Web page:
CANBERRA, March 3 (Xinhua) -- Australia's Agriculture Minister has flagged an end to the country's live sheep exports by sea.
Murray Watt on Friday appointed an independent panel to lead a six-month consultation process on the steps to the shutdown.
"Phasing out live sheep exports by sea is a complex issue that will impact farmers, businesses, our trading partners, and the communities that participate in the trade," he said.
"I am also conscious that the wider Australian community is interested in the phase-out, including those that want to see animal welfare maintained and improved."
The federal government has committed to ending live exports by sea after 2400 sheep died on a ship from Western Australia to the Middle East in 2017.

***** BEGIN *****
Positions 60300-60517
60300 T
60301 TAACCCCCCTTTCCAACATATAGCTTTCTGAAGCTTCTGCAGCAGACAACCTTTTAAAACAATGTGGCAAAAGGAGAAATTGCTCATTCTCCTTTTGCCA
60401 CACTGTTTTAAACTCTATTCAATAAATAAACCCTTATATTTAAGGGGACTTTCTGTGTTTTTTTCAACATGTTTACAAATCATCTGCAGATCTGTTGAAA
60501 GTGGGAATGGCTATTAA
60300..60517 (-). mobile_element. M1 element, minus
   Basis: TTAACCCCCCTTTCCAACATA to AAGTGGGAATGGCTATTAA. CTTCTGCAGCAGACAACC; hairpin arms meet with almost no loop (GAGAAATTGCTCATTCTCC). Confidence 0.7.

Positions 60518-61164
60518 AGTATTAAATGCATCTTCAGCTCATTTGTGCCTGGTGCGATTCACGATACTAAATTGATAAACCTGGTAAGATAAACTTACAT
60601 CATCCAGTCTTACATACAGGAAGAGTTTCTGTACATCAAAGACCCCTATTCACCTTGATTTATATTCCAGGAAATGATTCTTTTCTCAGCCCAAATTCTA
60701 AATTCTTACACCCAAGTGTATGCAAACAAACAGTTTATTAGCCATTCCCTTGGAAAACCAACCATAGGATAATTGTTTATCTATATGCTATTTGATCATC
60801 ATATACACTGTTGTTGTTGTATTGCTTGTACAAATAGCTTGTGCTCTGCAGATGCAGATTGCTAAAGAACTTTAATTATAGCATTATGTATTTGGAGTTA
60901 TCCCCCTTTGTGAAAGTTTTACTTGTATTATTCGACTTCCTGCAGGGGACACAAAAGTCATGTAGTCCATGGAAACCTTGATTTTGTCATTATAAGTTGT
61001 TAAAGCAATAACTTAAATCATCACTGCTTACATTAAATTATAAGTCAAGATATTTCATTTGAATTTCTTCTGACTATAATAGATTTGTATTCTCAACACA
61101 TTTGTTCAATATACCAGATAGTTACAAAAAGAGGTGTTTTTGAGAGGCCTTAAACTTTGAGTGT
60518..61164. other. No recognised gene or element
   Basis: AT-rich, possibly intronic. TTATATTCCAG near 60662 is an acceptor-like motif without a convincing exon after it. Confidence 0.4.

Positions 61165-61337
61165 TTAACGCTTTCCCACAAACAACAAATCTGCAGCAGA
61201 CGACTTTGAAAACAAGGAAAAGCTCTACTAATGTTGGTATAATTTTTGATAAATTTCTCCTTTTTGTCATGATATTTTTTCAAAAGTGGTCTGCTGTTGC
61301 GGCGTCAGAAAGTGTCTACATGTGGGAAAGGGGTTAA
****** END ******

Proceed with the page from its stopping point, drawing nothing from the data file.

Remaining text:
Live export numbers have fallen from 1.76 million sheep in 2016 to 662,630 in 2021, with Kuwait, the United Arab Emirates and Israel the biggest markets.
The trade is worth about 85 million Australian dollars (57.2 million U.S. dollars) to the economy every year.
Twenty five farming industry groups have signed a letter warning that a ban on live sheep exports would cost thousands of jobs.
"The policy represents a red line that cannot be crossed. We will never support legitimate agricultural industries being closed for political reasons, or to suit activist agendas," the letter said. ■